Bill’s May BlogPosted on : May 7, 2015
It’s been a rainy spring and the tomatoes are growing rampantly in their raised beds built up with mushroom compost. Not too much Early Blight fungus so far but a wet spring usually makes it worse. If you decide to spray with a fungicide be sure to spray the underside of the leaves where the fungus gets its start. It also helps to remove the lower leaves for better air circulation and it makes it easier to spray the remaining leaves. Daconil is probably the best of the few fungicides generally available and it has a short waiting period to harvest. Organic gardeners may want to try Serenade, a bacterial spray that aggressively colonizes the leaf surfaces and out-competes most diseases.
Fertilization is important at this stage to encourage strong growth and early fruit set. Hybrid varieties like Big Beef seem to need more fertilizer than heirlooms-some of which seem to make too much foliage while forgetting to set fruit. Weed control in most of our garden is affected with a combination of old magazines/newspaper covered with organic mulch like mushroom compost or alfalfa hay—and my favorite scuffle hoe comes in handy too. I’m also working on the orchard with a similar mulch regimen as the magazine and office paper boxes fill up. Looks like I may end up moving the majority of the 14 cubic yards of mushroom compost with a wheelbarrow. Its hard work, but the wheelbarrow and a shovel is more efficient than using the front end loader. Also the tractor makes some awful ruts in wet ground.
The stock tank planted to Bush Champion tomatoes and zinnias is coming on. I rolled the tip out of the zinnias when they were about 6 inches tall and they shot out shoots from every leaf axil. This should ensure lots of flowers and stocky plants. Bush Champion doesn’t look like it will be terribly productive but if the tomatoes are comparable to the original Champion I’ll be a happy gardener. The Smart Pot planted with zucchini is looking good. The first blooms have been female, so without male flowers for pollination they will just shrivel if left on the plant. A better solution with these mostly female (gynoecious) varieties like Astia is to pick the small fruits for “Baby Squash”. The other Smart Pot was planted with green and purple basil and a Mama Mia Giallo sweet pepper. I’m predicting lots of salsa and/or tomatoes with basil in our future. Maybe a few squash casseroles in the freezer, too.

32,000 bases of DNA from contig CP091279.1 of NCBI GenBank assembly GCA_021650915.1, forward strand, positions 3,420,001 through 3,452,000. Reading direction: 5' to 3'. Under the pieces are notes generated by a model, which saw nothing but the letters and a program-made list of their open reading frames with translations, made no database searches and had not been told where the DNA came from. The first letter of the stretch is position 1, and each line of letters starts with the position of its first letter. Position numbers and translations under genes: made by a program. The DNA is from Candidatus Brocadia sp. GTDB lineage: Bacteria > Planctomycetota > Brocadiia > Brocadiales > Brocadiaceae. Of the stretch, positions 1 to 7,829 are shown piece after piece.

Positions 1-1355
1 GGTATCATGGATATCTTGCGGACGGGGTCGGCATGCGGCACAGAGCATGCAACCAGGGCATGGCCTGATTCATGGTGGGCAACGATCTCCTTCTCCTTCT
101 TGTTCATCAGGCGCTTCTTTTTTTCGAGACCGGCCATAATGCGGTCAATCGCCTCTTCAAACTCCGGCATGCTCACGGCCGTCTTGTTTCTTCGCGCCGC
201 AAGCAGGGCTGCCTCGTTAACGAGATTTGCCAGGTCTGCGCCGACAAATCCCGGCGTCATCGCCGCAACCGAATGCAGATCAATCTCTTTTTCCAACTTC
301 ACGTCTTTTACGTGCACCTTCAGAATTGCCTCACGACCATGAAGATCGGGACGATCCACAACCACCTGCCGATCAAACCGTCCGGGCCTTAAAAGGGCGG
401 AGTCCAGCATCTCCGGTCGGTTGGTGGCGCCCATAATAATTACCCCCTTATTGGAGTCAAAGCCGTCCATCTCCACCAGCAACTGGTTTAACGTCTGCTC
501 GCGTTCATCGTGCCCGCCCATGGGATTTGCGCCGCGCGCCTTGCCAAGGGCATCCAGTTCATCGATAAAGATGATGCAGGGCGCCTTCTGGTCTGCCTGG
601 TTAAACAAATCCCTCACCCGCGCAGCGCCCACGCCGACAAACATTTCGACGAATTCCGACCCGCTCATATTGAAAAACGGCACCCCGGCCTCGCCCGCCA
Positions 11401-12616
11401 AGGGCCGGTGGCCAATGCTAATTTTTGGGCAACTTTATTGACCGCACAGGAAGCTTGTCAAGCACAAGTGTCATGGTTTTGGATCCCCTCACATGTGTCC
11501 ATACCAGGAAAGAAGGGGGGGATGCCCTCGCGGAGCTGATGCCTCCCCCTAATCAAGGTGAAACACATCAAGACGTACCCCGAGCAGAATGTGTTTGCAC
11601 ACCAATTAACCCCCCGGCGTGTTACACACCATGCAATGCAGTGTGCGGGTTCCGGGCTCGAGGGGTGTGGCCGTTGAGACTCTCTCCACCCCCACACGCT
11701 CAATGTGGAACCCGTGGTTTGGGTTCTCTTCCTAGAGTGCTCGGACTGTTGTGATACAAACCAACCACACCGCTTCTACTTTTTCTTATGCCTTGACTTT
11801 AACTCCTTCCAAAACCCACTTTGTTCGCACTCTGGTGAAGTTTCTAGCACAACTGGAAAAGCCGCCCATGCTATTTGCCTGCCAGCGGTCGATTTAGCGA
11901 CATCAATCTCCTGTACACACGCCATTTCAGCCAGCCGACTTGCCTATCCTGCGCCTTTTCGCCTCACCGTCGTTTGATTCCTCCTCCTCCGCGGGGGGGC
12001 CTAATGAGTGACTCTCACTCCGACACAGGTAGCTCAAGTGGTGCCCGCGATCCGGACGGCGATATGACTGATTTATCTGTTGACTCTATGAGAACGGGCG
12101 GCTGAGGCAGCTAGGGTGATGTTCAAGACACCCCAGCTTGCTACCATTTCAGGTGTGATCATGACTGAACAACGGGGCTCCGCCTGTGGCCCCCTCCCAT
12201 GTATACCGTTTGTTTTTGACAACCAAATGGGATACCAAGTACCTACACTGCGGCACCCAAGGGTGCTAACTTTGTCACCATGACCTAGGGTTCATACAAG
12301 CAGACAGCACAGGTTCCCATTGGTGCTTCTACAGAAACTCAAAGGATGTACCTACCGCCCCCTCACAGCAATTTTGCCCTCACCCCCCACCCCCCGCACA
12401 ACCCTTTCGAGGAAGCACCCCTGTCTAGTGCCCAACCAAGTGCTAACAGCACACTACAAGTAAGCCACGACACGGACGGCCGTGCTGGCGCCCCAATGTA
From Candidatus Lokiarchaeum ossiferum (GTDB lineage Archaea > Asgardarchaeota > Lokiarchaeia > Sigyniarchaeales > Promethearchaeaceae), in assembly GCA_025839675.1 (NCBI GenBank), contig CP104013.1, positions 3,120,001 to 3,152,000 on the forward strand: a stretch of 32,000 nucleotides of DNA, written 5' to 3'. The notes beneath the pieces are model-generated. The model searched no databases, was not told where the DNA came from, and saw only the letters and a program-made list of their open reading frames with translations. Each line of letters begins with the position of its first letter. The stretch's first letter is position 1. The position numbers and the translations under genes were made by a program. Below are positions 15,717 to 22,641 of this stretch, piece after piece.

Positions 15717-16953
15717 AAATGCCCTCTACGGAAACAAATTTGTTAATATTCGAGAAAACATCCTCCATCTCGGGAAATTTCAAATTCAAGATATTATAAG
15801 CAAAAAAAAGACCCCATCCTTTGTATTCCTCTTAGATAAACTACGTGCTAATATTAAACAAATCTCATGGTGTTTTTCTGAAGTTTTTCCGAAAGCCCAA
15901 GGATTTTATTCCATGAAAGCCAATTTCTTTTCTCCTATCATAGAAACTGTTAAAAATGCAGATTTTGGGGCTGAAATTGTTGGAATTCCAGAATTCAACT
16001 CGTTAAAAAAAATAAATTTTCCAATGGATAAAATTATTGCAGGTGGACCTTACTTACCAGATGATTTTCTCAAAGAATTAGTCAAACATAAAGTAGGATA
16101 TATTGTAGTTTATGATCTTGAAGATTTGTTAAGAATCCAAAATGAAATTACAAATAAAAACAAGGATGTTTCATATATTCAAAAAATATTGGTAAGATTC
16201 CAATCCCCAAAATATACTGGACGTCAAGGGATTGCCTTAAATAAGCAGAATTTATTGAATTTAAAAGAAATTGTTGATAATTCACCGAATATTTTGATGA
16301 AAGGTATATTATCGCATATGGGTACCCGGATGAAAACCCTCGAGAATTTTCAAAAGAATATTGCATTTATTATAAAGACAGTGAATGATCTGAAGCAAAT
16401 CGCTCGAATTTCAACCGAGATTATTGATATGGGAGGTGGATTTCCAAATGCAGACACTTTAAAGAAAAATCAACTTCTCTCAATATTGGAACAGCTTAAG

The main garden is mostly tomatoes again. I’m counting on 8-10 inches of fresh compost to get them off to a good start before the resident nematode population damages the roots of the varieties without nematode resistance. Also have Mortgage Lifter (heirloom) and Tough Boy (Momotaro) on grafted roots. These are commercial Myti Mato plants, received a bit late, in April. My tomato grafts at home looked great to start with but I took them out of the plastic bags too soon and lost them all.
The areas close to a fence or empty cage/trellis are planted to pole beans, cucumbers, climbing squash and melons. Sweet corn has been planted between tomato plants to get maximum production from our garden. By planting a row per week we can spread out the harvest over a longer period.